First Nigeria, then Brazil
The ability of Carina and her husband Ike to travel to Brazil with their children was reliant on two things. The family finances were one one important piece of the puzzle, as they are for most of us.
“We’d already made one long-haul trip at the turn of the year 2015/16. We visited Ike’s family in Nigeria for six weeks. It took careful budgeting to be able to afford an equally long journey to Brazil.”
The family’s ability to travel was reliant on two things.
The trip to Brazil was a spur-of-the-moment solution to the chaos of a complete change of plumbing system in the family’s flat in Sollentuna outside Stockholm. As their daughter Zoe was a young baby, they wanted to stay away for as long as the work was in progress. So they spent seven weeks in Brazil! Carina explains how plumbing chaos was transformed into an eventful trip
“We stayed in a terrace house we borrowed in Sollentuna for a month before we left. Although it involved scrimping and saving, we managed to escape the plumbing chaos and take another long-haul trip. This time we visited my relatives in Brazil.”
Brazilian road trip
The second piece that needed to be in place was where they were going to stay in Brazil.
“I have lots of maternal aunts and uncles in Brazil who I’ve visited before. But I hadn’t been there with Ike and my children.”
But finding somewhere to stay was not a problem. Carina’s aunts and uncles welcomed them with open arms and the family divided their time between São Paulo and Bertioga, a coastal town outside São Paulo.
“We rented a car and drove around quite a bit. From São Paulo north to my uncles in Minas Gerais, then to Rio de Janeiro and along the coast via Paraty and back to São Paulo. A fantastic but intensive roundtrip lasting two weeks.”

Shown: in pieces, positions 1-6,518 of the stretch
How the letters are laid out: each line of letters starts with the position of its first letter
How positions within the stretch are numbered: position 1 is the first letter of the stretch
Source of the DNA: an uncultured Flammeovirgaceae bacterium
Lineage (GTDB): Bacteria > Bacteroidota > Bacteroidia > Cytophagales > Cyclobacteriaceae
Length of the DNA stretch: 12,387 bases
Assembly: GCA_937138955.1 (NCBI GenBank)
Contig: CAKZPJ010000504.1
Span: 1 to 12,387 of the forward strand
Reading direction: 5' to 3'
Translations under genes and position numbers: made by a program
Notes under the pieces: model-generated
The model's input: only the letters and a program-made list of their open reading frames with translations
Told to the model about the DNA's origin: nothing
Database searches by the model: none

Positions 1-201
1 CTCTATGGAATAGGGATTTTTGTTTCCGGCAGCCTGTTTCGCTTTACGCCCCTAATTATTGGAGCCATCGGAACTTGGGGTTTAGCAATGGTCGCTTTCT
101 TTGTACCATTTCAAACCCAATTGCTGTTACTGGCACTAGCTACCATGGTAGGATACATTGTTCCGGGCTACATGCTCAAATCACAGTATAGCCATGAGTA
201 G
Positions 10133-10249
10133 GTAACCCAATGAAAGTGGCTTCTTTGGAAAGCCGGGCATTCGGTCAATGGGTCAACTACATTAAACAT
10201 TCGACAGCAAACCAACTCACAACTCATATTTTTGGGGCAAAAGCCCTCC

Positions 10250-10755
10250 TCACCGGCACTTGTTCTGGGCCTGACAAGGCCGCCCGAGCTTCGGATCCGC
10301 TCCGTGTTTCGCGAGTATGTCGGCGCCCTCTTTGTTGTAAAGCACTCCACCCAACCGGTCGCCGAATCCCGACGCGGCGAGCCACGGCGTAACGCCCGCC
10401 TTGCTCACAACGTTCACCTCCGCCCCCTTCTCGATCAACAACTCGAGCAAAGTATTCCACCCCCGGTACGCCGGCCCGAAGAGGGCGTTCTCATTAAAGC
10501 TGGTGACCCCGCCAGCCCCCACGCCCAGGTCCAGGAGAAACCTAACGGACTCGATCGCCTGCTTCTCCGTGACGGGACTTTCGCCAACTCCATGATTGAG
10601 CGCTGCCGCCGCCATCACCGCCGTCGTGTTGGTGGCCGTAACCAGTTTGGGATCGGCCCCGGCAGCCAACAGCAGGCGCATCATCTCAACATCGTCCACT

A taste of multigenerational living
The simplicity of life with Carina’s relatives was a welcome change of pace. The family has a busy lifestyle in Sollentuna. Carina mentions some other new experiences she and her children had during their trip.
“Multigenerational living was the greatest difference. In my family in Brazil, three generations live under one roof. My aunts and uncles, my cousins and their partners, and their children. And since we’ve come home, my son often talks about the beach – he longs to go back there.”
My son often talks about the beach – he longs to go back there.
And no-one they met could quite believe that Carina and Ike were able to stay at home for such a long time with their children – and still get paid.
“One of my cousins in Brazil asked me just this week if I’d gone back to work yet. I’m deeply thankful that we’re able to stay at home with the children for so long. It’s very noticeable in contrast to my cousins in Brazil or Ike’s siblings in Nigeria. The situation can vary in both Brazil and Nigeria depending on whether you work in the public or private sector, but about 4-6 months’ parental leave is the legal norm. But paid parental leave tends to be rather hit-and-miss for parents in Nigeria.”
Carina laughs when the subject of sticking to routines on a trip away from home comes up.
“It was impossible and we didn’t even try. I’m sure other people are better at sticking to routines than we are. The challenge for us was getting back into the old routines when we got home. It took two weeks for us to find our feet again.”
6 things I can do during my maternity leave in Brazil
- Enjoy Brazilian coffee, freshly baked bread and fresh fruit for breakfast.
- Take long walks on the beach, play football and swim in the dusk. A hit when you have young children and want to avoid the worst of the heat.
- Drink countless fruit drinks and smoothies – preferably on the beach, with fried cassava.
- Eat grilled fish in a restaurant with a sea view. Or anything barbecued in Brazil! There’s a fantastic restaurant in Jabaquara, Paraty.
- Enjoy the incredible nature with all the hills and mountains in Rio and Minas! Simply divine. Even on short hikes you can see waterfalls and take a dip.
- Bathe in tropical rain or why not in the pools that form? The perfect place to play when the sun comes out again.